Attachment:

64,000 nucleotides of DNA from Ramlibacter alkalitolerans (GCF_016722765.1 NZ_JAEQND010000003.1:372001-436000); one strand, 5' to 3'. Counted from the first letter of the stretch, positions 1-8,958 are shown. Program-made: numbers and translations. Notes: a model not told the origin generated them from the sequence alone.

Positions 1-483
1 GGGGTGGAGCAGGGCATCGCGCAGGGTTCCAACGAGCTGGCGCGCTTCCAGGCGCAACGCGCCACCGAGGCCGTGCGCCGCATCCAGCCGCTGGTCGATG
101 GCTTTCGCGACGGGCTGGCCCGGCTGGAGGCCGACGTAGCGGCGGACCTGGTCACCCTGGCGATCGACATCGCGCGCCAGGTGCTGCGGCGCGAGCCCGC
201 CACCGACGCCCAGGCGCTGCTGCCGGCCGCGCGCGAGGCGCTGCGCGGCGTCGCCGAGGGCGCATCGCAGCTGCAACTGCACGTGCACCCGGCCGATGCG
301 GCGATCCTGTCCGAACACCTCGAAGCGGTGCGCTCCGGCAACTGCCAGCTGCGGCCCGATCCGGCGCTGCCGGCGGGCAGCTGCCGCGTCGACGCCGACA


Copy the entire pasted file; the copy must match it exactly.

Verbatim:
64,000 nucleotides of DNA from Ramlibacter alkalitolerans (GCF_016722765.1 NZ_JAEQND010000003.1:372001-436000); one strand, 5' to 3'. Counted from the first letter of the stretch, positions 1-8,958 are shown. Program-made: numbers and translations. Notes: a model not told the origin generated them from the sequence alone.

Positions 1-483
1 GGGGTGGAGCAGGGCATCGCGCAGGGTTCCAACGAGCTGGCGCGCTTCCAGGCGCAACGCGCCACCGAGGCCGTGCGCCGCATCCAGCCGCTGGTCGATG
101 GCTTTCGCGACGGGCTGGCCCGGCTGGAGGCCGACGTAGCGGCGGACCTGGTCACCCTGGCGATCGACATCGCGCGCCAGGTGCTGCGGCGCGAGCCCGC
201 CACCGACGCCCAGGCGCTGCTGCCGGCCGCGCGCGAGGCGCTGCGCGGCGTCGCCGAGGGCGCATCGCAGCTGCAACTGCACGTGCACCCGGCCGATGCG
301 GCGATCCTGTCCGAACACCTCGAAGCGGTGCGCTCCGGCAACTGCCAGCTGCGGCCCGATCCGGCGCTGCCGGCGGGCAGCTGCCGCGTCGACGCCGACA